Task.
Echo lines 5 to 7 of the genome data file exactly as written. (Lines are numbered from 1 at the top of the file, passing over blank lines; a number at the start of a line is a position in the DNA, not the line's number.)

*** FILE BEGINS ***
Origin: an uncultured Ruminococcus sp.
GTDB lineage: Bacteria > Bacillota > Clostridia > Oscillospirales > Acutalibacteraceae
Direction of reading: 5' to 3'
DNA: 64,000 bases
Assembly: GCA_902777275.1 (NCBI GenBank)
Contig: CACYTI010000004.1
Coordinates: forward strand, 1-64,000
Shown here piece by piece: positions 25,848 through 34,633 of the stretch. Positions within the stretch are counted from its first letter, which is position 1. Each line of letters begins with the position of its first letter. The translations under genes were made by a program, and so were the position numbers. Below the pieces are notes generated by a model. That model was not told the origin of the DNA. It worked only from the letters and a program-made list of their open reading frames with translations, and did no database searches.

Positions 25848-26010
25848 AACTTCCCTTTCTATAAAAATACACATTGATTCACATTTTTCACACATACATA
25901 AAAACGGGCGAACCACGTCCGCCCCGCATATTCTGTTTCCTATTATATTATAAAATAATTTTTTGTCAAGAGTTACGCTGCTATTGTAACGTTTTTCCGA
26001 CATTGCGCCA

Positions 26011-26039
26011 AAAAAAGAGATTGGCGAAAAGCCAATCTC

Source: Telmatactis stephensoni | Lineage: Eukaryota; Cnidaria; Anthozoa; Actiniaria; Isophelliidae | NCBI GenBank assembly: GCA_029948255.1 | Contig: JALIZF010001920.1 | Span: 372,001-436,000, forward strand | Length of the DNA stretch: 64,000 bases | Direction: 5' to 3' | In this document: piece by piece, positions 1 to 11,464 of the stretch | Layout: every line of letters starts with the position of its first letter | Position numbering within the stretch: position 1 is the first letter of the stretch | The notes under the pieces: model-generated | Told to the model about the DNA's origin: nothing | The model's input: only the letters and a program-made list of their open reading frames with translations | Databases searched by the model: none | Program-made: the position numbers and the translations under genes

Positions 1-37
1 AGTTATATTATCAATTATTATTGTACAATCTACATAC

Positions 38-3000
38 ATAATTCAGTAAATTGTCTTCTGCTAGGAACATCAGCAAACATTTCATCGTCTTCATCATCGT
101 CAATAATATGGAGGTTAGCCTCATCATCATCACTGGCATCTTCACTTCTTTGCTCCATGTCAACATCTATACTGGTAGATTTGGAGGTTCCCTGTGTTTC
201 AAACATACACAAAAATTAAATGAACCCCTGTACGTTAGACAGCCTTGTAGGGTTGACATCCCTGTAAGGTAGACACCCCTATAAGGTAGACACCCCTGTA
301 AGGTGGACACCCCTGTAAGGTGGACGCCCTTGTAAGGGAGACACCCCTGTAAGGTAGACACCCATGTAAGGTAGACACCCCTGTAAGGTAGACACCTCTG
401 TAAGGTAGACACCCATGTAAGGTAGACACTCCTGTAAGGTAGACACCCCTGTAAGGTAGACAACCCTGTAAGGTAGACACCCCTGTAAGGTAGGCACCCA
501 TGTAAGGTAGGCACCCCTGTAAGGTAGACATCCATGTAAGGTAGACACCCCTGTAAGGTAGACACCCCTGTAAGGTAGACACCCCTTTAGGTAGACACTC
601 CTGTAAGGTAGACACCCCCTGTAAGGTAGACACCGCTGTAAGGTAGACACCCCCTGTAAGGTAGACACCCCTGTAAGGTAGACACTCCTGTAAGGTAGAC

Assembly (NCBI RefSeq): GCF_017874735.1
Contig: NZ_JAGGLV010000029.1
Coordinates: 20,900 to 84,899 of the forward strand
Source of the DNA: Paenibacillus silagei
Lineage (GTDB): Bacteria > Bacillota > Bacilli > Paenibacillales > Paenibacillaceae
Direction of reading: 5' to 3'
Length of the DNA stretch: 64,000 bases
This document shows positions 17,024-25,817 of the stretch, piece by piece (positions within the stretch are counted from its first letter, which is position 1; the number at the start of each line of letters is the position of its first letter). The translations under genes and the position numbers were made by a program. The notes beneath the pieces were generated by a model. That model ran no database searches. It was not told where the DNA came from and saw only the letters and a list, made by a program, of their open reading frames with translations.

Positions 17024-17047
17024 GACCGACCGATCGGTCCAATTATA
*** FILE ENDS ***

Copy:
Assembly: GCA_902777275.1 (NCBI GenBank)
Contig: CACYTI010000004.1
Coordinates: forward strand, 1-64,000